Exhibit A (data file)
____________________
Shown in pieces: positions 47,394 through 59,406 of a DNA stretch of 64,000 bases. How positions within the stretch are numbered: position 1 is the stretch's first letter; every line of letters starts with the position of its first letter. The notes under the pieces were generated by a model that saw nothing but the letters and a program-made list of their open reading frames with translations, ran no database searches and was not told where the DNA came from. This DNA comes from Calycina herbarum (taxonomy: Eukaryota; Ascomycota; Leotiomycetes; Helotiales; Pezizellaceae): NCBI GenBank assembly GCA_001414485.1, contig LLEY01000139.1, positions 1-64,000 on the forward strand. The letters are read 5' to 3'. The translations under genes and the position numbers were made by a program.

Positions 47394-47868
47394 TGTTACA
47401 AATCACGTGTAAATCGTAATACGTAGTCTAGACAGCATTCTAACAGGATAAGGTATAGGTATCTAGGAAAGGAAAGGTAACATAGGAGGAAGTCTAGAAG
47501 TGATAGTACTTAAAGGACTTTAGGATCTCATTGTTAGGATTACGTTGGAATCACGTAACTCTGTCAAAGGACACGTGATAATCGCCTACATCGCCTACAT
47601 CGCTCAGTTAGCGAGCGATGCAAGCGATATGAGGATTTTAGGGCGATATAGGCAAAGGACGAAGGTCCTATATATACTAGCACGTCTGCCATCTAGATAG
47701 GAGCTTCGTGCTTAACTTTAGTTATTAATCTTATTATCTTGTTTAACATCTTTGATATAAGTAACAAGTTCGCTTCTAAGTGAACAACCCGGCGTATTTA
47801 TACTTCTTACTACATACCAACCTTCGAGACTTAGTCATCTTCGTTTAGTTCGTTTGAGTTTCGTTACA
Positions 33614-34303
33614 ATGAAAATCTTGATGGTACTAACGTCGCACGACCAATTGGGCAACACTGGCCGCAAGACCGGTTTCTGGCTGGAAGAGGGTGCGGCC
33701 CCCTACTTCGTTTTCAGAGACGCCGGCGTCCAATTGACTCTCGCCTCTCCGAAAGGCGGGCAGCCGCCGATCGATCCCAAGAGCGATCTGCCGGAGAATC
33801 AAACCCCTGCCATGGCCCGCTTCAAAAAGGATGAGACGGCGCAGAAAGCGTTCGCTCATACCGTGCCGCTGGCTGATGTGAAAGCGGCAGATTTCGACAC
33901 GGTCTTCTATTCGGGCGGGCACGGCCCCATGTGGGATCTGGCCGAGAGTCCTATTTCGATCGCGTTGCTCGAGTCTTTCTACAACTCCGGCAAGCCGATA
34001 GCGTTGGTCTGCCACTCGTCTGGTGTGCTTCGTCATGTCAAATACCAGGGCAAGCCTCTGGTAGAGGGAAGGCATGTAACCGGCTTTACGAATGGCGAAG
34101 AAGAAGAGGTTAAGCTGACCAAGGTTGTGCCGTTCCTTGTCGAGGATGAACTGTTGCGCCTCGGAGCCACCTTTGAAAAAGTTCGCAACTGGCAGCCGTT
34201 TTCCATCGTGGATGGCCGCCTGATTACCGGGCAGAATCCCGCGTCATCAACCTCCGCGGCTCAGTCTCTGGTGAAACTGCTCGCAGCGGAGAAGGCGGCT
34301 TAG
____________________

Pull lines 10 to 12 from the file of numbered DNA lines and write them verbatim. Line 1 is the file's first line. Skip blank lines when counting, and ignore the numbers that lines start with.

33614 ATGAAAATCTTGATGGTACTAACGTCGCACGACCAATTGGGCAACACTGGCCGCAAGACCGGTTTCTGGCTGGAAGAGGGTGCGGCC
33701 CCCTACTTCGTTTTCAGAGACGCCGGCGTCCAATTGACTCTCGCCTCTCCGAAAGGCGGGCAGCCGCCGATCGATCCCAAGAGCGATCTGCCGGAGAATC
33801 AAACCCCTGCCATGGCCCGCTTCAAAAAGGATGAGACGGCGCAGAAAGCGTTCGCTCATACCGTGCCGCTGGCTGATGTGAAAGCGGCAGATTTCGACAC